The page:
Table of Contents
“I’m so comfortable; I’m miserable.”
In “Ultra Marathon Man” you describe speaking to your wife on your 30th birthday about fearing a mid-life crisis. That night after some drinks at a bar you struck out on your first run in 15 years, a 30-miler through San Francisco. Had you been thinking consciously about this at all or did it just happen?
It happened in a subconscious way. It was this feeling of dissatisfaction I had in my life. There was no intensity. Everything was safe. I recall feeling, “I’m so comfortable; I’m miserable. I want to be in pain. I want to hurt.” I wanted all the things you go through when you run.
Do you think this is part of why your book was so popular in the mainstream? That it was this point you connected with people on?
I think that’s the case for a lot people in their 30s and 40s. It seems like the message also resonates with kids of the MBA student variety. As Thoreau said: “Most men live lives of quiet desperation.” Many people are unhappy with what they’re doing and in the book they could see that’s what I was like.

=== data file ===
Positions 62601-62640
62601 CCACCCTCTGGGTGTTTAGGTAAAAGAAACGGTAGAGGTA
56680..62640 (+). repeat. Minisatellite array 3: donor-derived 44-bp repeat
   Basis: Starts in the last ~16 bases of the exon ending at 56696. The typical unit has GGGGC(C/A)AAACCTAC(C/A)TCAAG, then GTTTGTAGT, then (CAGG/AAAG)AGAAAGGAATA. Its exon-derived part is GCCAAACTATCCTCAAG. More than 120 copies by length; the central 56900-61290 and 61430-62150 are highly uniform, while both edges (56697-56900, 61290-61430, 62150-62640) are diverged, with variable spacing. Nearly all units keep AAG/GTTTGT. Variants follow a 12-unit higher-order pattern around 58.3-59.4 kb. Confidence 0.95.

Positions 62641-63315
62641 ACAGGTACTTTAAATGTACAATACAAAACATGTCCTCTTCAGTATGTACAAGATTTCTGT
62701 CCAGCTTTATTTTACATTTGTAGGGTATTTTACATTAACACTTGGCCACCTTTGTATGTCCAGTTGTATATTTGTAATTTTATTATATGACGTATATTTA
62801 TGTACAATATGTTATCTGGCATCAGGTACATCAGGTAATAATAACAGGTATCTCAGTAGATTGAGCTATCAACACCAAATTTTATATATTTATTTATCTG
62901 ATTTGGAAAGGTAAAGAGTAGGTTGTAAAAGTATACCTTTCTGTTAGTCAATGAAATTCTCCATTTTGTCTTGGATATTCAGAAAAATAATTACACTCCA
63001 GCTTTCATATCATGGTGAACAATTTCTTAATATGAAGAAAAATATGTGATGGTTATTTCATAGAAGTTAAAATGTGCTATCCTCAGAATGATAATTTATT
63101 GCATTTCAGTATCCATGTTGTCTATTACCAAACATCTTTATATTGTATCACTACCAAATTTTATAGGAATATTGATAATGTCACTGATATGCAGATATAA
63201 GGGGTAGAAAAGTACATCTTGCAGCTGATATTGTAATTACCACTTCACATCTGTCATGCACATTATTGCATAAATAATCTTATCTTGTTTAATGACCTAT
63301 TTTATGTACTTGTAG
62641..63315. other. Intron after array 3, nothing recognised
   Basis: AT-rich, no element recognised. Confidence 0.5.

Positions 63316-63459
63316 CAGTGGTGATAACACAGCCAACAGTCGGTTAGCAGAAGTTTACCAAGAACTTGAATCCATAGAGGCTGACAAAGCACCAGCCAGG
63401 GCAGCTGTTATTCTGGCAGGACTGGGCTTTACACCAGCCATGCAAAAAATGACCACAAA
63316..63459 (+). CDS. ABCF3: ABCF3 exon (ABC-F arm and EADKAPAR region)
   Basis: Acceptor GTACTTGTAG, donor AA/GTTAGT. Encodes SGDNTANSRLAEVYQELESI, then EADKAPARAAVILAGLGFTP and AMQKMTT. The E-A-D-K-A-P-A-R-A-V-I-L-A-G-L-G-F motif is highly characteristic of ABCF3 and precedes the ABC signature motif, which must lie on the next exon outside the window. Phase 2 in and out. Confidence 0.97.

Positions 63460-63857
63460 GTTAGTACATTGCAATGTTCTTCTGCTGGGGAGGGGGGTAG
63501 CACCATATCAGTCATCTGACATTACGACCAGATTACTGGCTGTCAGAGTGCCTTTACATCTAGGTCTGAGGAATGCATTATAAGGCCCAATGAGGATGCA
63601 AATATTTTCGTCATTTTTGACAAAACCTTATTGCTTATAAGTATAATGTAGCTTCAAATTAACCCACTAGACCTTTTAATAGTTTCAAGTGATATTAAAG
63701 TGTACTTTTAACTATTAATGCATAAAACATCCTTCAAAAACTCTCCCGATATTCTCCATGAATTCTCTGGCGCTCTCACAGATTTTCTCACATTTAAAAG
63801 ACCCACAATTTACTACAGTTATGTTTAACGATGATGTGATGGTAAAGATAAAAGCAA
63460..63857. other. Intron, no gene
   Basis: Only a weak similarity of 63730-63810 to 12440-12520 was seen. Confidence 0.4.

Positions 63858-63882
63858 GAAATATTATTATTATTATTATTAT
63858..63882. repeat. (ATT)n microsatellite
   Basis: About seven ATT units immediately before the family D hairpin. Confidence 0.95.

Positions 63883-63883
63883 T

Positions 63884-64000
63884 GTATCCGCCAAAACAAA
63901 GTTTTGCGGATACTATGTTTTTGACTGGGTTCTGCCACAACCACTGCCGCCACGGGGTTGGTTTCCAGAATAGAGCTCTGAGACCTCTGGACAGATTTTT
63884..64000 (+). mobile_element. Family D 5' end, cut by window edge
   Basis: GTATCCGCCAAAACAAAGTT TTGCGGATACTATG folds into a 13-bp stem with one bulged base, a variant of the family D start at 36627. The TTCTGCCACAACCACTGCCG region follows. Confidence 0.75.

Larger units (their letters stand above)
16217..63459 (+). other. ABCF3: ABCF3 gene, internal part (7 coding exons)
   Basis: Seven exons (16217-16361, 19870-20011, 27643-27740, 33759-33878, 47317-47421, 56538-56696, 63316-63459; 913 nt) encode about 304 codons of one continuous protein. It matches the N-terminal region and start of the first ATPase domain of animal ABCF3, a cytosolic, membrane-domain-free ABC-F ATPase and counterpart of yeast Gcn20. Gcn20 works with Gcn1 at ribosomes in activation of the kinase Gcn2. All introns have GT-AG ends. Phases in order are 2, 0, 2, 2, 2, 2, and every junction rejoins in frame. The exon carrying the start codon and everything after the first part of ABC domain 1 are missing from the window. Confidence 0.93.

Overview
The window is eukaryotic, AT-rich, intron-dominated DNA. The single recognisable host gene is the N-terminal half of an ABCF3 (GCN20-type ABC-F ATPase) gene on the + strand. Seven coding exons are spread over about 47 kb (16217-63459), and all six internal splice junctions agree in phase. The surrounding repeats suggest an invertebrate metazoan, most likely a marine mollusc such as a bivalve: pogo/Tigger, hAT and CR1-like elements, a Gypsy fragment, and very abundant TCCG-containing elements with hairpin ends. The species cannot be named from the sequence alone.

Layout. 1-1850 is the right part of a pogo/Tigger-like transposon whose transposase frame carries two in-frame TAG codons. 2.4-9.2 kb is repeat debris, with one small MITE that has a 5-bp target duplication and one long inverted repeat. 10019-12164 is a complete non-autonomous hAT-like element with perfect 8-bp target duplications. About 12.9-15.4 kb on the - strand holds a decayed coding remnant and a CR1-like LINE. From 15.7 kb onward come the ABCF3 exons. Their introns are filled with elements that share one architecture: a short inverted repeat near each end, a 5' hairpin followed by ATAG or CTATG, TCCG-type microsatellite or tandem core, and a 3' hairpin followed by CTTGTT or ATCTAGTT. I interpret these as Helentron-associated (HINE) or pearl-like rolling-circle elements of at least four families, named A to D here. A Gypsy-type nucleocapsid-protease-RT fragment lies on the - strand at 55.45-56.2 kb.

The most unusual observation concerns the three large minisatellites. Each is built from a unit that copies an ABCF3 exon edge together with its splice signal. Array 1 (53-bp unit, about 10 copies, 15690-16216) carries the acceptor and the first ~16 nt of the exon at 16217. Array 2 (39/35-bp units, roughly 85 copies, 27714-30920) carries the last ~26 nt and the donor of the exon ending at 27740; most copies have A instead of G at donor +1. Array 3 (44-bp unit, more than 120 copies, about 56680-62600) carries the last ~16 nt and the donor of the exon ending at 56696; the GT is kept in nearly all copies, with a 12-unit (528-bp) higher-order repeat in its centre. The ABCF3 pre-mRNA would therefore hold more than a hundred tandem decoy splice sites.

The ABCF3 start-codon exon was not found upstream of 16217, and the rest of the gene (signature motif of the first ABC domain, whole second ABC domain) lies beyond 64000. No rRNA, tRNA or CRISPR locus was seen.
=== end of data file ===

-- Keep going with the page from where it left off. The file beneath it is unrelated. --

A lot of ultramarathoners are soloists. They’re single and live lives off the grid. I was a guy that went to college, had a family and a career in the corporate world. But I said, “Screw it. I love to run.” Running was a part of my hardwiring, and that’s what I wanted to do. So this is what I tell people who talk about wanting to follow their passion. It doesn’t have to be running. It can be basket weaving. Be the best basket weaver in the world. Throw your heart and soul into it.
Did this have something to do with the impetus to write your first book?
It was on my proverbial life list to write a book. It was a challenge. I didn’t want a ghostwriter. I just wanted to see if I had the discipline to do it. If I got published and five of my friends had read it, the book would have been a success. But a friend passed it on to a book agent and she sent out some proposals. Penguin contacted me and wanted to buy the rights to the book. I asked, “What does that mean?” Next thing I know it was a New York Times Bestseller. It was a complete surprise to me.
The book obviously struck some sort of sweet spot. The next thing you know you’re on shows like “Regis and Kelly” and “60 Minutes.” What was that like?
It was a head trip. I’m just in a room doing an interview with Leslie Stahl, and then 25 million people see the show. The weirdest interview was when I was on The Howard Stern Show. He’s actually a pretty fit guy and he was captivated about the subject. Mostly he asked about running. Then I found out 38 million people heard that interview. I recall thinking how easy it would be to ruin your life being interviewed on that show. But after the show he kept asking me questions about how I trained and what I ate. He was really into it.